Fr. Richard’s Letter


The month of November is sometimes known as the Month of the Dead. November 1st is All Saints Day when we bless God for those among our human family who have exhibited so beautifully that we all have the capacity, and indeed vocation, to ‘mirror’ God – in whose image we are made.

On November 2nd, we remember in our thoughts and prayers all those who like us have striven to bare/be the image of God, sometimes achieving that by the grace of God, but too often failing. The day after All Saints Day – we remember all the dead, for their healing and transfiguration.

I write this letter on the last night of my holiday, and during that time I have read Susan Hill’s novel, ‘In the Springtime of the Year’. It is a wonderful book and I recommend you reading it. Ruth is a widow bereaved of her young husband, Ben. The novel deals sensitively with the various stages of bereavement and loss.

There is a beautiful part of the novel where she attends the Easter Mass, she encounters what the Church calls ‘The Communion of Saints’, that the dead have not just ‘gone’, but gone to the God of the living and the dead.

‘But what she became aware of after that was not the presence of the village people sitting or kneeling behind her, but of others, the church was full of all those who had ever prayed in it, the air was crammed and vibrating with their goodness and the freedom and power of their resurrection, and she felt herself to be part of some great, living and growing tapestry, every thread of which joined with and crossed and belonged to every other, though each one was entirely and distinctly itself. She heard again the strange music in her head and her ears, and yet somewhere far outside of them.

‘But it also came to her that she might, after all, be simply going out of  her mind, and she wondered if grief could become a sort of madness, which did not only cause one to weep and to despair, but to be light-headed, with invisible sights and unheard sounds, imaginary consolations.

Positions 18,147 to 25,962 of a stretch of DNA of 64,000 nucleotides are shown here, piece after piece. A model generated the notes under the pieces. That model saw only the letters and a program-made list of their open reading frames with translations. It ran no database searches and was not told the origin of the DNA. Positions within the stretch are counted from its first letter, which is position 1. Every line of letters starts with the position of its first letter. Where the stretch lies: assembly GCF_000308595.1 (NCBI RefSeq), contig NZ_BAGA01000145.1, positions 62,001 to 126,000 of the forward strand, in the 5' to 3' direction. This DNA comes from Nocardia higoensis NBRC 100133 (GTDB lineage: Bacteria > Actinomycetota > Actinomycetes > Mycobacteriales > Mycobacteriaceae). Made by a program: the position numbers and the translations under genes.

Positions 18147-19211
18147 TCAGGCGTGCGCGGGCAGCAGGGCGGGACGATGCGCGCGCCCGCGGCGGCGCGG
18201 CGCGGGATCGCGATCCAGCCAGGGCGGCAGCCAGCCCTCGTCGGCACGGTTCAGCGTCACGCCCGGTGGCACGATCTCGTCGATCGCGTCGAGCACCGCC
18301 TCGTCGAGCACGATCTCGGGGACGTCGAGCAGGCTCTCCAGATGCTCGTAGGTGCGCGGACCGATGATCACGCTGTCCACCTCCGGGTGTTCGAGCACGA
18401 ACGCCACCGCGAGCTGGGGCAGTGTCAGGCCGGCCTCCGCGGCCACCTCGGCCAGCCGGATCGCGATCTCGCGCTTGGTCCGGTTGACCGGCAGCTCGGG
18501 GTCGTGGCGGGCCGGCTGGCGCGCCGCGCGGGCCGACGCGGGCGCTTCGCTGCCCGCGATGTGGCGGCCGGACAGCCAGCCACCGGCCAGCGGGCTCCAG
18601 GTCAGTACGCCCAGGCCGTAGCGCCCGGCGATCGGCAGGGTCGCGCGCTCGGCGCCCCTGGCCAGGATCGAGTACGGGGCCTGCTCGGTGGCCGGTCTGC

She opened her eyes again and saw the flowers and the sun on the walls, and these were real, living and beautiful, she was not imagining them or the joy they gave her, the reassurance; and when the clergy came in and they stood to sing the Easter hymn, she felt for the first time, not since Ben’s death, but since coming here at all, that she truly belonged, that these people were part of her life, as she was of theirs, and there was no need for her suspicion and hostility, her pride and fear, these were dangerous, cancerous, and could, in the end, destroy her. Everything, everything, she was and believed and understood, that Easter morning. She knelt. She said, ‘I shall never do wrong again. I shall not weep out of pity for myself, or doubt what is true or fail to be grateful. I shall be well. I shall be well.’ And it seemed impossible that it should not be so, she was so full of strength and purpose and assurance, so far away from the nights of bitterness and despair.

 Nothing could ever harm her again.’*

 At every Mass we say or sing ‘therefore with Angels and Archangels and with all the company of heaven we laud and magnify Thy glorious name evermore praising Thee and saying, ‘Holy, Holy, Holy.’ Do we live as if we really believed it?

My Mother died just before I came to Hay, back in 2001. I remember at every Mass her saying, “We are very close with our beloved dead when we received Holy Communion”.

I think of her words every time I celebrate the Mass. I heard her words as a child, but as I get older, I know them.

With Love and Prayers

Fr. Richard


*Quoted from ‘In the Springtime of the Year’ by Susan Hill. Published by Vintage Books 2012